- If there were formal bankruptcy proceedings, the environmental obligations imposed by Alberta Environment and Parks would likely foist a super priority that may apply absent formal bankruptcy proceedings. Justice Nixon wrote:
“Given the development of the common law in this area, I do not agree that the super priority charge would apply only if an insolvent corporation with environmental remediation obligations enters formal insolvency proceedings. As I read the appellate direction, the super priority charge over the real property of the corporation to remediate likely arises coincidental with the Contamination and will hang over the real property like an umbrella until the environmental remediation obligation is satisfied.”
- It would be inappropriate to allow a corporation to avoid formal insolvency proceedings so that it can sell its property to satisfy its secured lenders and walk away from its environmental remediation obligations. This is even more inappropriate where a corporation has mortgaged the underlying real property in circumstances where the loan-to-value ratio is excessively high. Any such loophole needs to be filled using the common law, perhaps by giving priority to private claims for environmental remediation by displacing the traditional priority to secured lenders.
- Under Canadian environmental law, Capital Corp has a duty to take remedial measures, even absent involvement from the regulator, and QLT has a right to live free of the nuisance of contamination from neighbouring property. Therefore, QLT need not be a “regulator” to advance its claim that environmental remediation ranks in priority to the mortgagees.
- Though an application for an attachment order, to draw a parallel to bankruptcy proceedings, an application of the Abitibi test shows QLT’s claim is not a claim provable in bankruptcy.
- Given the super priority of environmental remediation obligations in the bankruptcy context, there is a viable argument that Capital Corp should not be able to walk away from its environmental obligations.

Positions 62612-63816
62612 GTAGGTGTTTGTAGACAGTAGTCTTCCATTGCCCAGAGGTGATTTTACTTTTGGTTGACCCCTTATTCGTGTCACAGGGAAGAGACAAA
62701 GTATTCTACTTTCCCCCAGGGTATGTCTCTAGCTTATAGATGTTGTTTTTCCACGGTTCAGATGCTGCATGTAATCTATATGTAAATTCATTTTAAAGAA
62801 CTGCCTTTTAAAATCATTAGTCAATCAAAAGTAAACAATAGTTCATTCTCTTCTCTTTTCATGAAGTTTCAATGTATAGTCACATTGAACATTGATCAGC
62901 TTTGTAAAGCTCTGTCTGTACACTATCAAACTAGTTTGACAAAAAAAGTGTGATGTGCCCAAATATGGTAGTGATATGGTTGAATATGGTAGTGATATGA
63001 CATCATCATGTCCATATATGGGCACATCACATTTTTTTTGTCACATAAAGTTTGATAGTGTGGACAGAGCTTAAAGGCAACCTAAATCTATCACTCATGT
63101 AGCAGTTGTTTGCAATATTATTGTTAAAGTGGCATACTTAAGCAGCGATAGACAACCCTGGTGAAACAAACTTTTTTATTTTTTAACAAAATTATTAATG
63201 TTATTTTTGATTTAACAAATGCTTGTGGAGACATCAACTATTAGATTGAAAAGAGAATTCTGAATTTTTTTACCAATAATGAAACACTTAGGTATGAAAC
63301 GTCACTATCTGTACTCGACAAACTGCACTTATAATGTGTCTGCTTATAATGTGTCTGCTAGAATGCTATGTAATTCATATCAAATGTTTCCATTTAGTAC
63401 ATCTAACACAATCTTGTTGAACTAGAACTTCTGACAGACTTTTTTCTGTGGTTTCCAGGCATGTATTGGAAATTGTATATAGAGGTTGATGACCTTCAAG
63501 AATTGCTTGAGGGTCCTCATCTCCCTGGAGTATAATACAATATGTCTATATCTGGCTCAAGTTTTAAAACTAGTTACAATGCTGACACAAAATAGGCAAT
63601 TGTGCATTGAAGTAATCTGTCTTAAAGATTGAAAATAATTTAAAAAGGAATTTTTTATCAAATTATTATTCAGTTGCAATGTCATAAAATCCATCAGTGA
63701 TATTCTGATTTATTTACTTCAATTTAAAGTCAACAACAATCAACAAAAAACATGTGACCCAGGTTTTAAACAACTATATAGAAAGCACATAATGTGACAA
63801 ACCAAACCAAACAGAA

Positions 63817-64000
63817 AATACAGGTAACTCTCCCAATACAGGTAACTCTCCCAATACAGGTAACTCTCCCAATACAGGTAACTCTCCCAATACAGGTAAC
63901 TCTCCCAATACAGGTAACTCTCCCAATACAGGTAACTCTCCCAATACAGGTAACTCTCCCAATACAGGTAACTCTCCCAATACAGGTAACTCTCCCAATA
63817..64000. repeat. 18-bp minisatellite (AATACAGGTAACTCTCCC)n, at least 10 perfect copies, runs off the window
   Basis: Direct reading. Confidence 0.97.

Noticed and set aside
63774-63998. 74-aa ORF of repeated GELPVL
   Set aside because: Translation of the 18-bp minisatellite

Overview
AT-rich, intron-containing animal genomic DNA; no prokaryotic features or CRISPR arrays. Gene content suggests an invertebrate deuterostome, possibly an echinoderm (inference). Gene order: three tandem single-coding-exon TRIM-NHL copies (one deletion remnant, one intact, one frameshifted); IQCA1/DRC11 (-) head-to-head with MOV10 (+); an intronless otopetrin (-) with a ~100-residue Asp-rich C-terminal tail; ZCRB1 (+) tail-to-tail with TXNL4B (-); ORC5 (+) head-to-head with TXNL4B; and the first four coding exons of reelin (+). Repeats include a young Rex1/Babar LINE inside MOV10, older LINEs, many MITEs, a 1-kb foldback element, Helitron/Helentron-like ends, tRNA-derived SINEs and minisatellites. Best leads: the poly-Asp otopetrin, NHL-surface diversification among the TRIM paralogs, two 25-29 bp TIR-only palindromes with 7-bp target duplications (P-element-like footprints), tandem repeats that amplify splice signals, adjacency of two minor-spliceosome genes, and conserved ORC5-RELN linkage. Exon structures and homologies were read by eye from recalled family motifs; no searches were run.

The polluter-pays principle is a tenet of Canadian environmental law. There is a public duty to remediate, which arises independent of a regulator’s enforcement. The appellate authority is clear: one cannot walk away from environmental remediation obligations.
This case is a novel application of these principles outside the context of a formal bankruptcy proceeding, and by a private landowner as the beneficiary of the public duty. While this case is a novel application of a super priority outside of a formal bankruptcy, the Court of Appeal of Alberta, in the Perpetual cases, has already considered the propriety of transactions prior to formal insolvency proceedings. As Justice Nixon commented, there is a gap that the common law needs to fill because “it would be inappropriate to allow a corporation to avoid formal insolvency proceedings so that it can sell its property to satisfy its secured lenders and walk away from its environmental remediation obligations.”
The Alberta jurisprudence is clear that environmental liabilities form part of a balance sheet test, and commercial lenders should already be accounting for a borrower’s potential environmental remediation requirements when assessing a mortgage application in light of the lender’s own risk.
Standard mortgages require that a borrower warrant that it has disclosed any known environmental contamination. In Alberta, reports regarding environmental contamination are disclosed publicly online on the Government of Alberta’s Environmental Site Assessment Repository, which is a searchable database. The simplest of due diligence will put a lender on notice of the environmental remediation obligations of the landowner or borrower. This case serves as a reminder to commercial lenders to complete their due diligence.
The authors of this article acted as counsel for QLT.